Wednesday, April 6, 2011
Hodge thanks supporters and offers encouragement
No, we didn't win this election. But we narrowly lost by one place, our opponents outspent us literally 10x over, and this 9.7% voter turnout election is the final catalyst for the Legislature to move spring elections to the Fall
In all honesty, the next best thing to winning, is losing with the peace and confidence that you did everything that you could. Friends and supporters, here's a run-down of why the news of this election is actually quite positive:
- I've seen our campaign's polling numbers, compared to the other candidates. Our message was what most voters wanted. My favorability percentages were quite strong. But most voters didn't vote. If we had 20% turnout, instead of 9.7% turnout, and if a wider range of citizens had participated in this election, the end result would have been different.
- My campaign raised and spent about $6,000.
- We came in fourth, out of nine candidates. We needed to get into the top three finishers.
- The first-place finisher spent about $60,000.
- The second-place finisher spent about $60,000.
- The third-place finisher was a union-endorsed Democratic incumbent.
- The voter turn-out was once again very, very low: 9.71%. Public employee unions have an enormous influence over these elections, making it hard for fiscal conservatives like myself to win.
- To compare, in 2005 when I received first place out of four candidates, the voter turn-out was 30%.
- It wasn't just my campaign that didn't win. Fiscal conservative candidates all around Johnson County lost.
- The three liberal establishment winners received merely 52% of the vote. The six other candidates received 48% of the vote. This was in NO way a vote of confidence for the incumbents.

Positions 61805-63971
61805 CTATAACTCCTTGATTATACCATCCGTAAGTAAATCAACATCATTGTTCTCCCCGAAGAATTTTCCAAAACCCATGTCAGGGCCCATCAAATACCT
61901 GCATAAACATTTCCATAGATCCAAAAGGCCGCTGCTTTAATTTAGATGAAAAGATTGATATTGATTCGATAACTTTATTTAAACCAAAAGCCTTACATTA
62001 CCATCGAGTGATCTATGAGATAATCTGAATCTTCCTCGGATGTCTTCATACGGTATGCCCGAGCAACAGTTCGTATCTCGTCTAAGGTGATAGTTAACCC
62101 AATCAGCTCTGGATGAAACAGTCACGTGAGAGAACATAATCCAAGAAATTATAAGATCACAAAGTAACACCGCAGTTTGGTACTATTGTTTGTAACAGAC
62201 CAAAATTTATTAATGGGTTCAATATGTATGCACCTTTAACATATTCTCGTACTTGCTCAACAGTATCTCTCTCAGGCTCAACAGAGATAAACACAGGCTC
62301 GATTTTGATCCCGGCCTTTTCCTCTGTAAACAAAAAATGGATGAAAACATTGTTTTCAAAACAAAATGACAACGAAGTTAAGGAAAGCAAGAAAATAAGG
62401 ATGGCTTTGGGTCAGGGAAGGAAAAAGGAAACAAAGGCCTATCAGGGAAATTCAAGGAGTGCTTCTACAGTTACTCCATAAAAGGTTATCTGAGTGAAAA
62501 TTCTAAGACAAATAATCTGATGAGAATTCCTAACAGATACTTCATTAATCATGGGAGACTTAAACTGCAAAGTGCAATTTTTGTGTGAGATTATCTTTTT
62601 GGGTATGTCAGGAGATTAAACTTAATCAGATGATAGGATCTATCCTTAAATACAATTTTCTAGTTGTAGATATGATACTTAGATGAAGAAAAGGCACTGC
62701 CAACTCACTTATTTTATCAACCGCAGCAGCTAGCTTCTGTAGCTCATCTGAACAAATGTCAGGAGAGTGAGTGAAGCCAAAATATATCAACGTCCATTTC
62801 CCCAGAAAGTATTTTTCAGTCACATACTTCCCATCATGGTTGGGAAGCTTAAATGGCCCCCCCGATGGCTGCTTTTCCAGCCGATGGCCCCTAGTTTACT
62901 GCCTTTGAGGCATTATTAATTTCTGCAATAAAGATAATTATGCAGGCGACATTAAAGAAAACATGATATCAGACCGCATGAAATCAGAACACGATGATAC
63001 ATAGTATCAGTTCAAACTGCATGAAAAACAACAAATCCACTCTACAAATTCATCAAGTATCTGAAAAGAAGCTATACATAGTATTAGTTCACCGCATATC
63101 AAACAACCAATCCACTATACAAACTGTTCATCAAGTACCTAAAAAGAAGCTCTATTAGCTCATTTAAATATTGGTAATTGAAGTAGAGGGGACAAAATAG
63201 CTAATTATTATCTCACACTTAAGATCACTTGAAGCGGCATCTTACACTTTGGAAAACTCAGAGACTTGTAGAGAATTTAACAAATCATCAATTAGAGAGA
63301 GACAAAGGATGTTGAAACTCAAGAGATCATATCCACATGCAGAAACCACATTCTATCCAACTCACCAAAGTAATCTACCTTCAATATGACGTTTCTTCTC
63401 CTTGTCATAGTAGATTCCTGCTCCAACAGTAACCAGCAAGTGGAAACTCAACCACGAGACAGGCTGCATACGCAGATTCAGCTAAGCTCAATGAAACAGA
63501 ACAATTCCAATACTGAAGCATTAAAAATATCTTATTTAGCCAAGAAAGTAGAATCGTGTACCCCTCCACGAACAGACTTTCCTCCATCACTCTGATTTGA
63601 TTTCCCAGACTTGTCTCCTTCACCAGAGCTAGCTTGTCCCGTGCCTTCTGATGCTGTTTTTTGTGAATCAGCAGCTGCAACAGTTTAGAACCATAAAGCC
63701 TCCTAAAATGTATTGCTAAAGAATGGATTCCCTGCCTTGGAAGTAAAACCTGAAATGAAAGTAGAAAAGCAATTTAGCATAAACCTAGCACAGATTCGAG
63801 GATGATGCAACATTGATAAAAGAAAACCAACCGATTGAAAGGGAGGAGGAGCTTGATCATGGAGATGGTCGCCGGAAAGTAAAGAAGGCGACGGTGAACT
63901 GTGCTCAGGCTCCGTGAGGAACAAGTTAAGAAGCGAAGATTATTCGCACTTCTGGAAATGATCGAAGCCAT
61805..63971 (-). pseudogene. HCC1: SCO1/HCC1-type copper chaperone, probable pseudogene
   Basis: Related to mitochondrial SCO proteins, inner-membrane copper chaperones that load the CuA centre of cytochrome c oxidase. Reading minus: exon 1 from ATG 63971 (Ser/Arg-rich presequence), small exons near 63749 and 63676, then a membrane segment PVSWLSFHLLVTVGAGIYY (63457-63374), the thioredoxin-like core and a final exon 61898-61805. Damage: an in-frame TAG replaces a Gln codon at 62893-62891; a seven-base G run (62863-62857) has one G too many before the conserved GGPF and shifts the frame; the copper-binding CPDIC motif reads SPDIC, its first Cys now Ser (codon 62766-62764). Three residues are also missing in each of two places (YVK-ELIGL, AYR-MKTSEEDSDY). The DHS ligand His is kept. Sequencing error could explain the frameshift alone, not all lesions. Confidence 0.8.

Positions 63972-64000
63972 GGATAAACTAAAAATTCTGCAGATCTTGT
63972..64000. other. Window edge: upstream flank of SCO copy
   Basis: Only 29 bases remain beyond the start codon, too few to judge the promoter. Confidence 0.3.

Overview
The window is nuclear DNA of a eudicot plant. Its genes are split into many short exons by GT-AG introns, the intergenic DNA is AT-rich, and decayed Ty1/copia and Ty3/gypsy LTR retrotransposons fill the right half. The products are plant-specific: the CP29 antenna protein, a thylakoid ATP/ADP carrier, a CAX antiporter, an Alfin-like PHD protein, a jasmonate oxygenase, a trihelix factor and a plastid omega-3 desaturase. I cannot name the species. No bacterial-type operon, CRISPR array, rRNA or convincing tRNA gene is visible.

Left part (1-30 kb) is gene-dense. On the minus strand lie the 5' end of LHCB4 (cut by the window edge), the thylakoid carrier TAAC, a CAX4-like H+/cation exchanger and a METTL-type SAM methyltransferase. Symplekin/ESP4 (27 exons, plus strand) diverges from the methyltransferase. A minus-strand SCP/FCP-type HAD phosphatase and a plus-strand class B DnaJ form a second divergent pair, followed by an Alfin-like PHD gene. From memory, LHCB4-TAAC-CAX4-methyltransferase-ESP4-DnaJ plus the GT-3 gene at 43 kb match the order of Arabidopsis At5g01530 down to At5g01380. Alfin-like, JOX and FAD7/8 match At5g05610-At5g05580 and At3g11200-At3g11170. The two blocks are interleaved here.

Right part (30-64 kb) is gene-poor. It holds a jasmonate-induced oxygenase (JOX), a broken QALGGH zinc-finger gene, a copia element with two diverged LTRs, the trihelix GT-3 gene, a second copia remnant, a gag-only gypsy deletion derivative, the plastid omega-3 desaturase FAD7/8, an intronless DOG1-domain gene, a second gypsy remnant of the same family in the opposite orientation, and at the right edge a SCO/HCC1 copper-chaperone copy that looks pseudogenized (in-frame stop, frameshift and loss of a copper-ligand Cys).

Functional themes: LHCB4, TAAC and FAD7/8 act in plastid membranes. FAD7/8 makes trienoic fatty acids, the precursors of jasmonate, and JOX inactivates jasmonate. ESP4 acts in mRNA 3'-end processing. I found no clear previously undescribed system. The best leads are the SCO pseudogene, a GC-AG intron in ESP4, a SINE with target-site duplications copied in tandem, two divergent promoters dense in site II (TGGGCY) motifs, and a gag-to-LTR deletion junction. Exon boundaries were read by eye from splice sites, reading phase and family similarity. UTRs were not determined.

- Early on, the best that some of my opponents could come up with was that I "can't win." That's quite clearly not the case. If I merely had spent 1/5 the money (rather than 1/10) of my opponents, or if this was in ANY way a normal election with a wide assortment of voters, we would have won.
What I'm quite confident of:
- The Kansas Legislature is getting fed up, knowing that the state legislators, themselves, are relatively representative (in their views) of the general public, but while the local governments everywhere are dominated by big-government liberals. State legislators know that it is not at all healthy to our democratic republic, when we have a 2008 and 2012 elections with 75% turnout, when we have 2006 and 2010 elections with 50% turnout -- but when April after April, we only see 9-11% of voters go to vote. I am confident that this will change soon. Indeed, a bill passed the Kansas House just this year, moving Spring elections to the Fall.
- The JCCC Board will soon move to districts. Right now, we have seven far-left representatives on the JCCC Board. They are all elected in an at-large fashion. Once we move to districts (six districts and one at-large chair), this will lower the influence of big-dollar candidates, and it will enable fiscally conservative candidates to walk door-to-door, meeting voters face-to-face.
If you didn't see the results, you can view them here at the County Election Office's Web page.
Keep up the good work. Thank you so much for your support.
Thank you for your time, as always.
Kansas Representative, 2006-'08
Trustee, Johnson County Community College, 2005-'09
Kansas Republican Party delegate, 2009-'10
Connect with Benjamin Hodge at Facebook, Twitter, LinkedIn, The Kansas Progress, and LibertyLinked. Hodge is President of the State and Local Reform Group of Kansas. He served as one of seven at-large trustees at Johnson County Community College from 2005-’09, a member of the Kansas House from 2007-’08, a delegate to the Kansas Republican Party from 2009-’10, and was founder of the Overland Park Republican Party in 2011. His public policy record is recognized by Americans for Prosperity, the Kansas Association of Broadcasters,the Kansas Press Association, the Kansas Sunshine Coalition for Open Government, the NRA, Kansans for Life, and the Foundation for Individual Rights in Education (FIRE).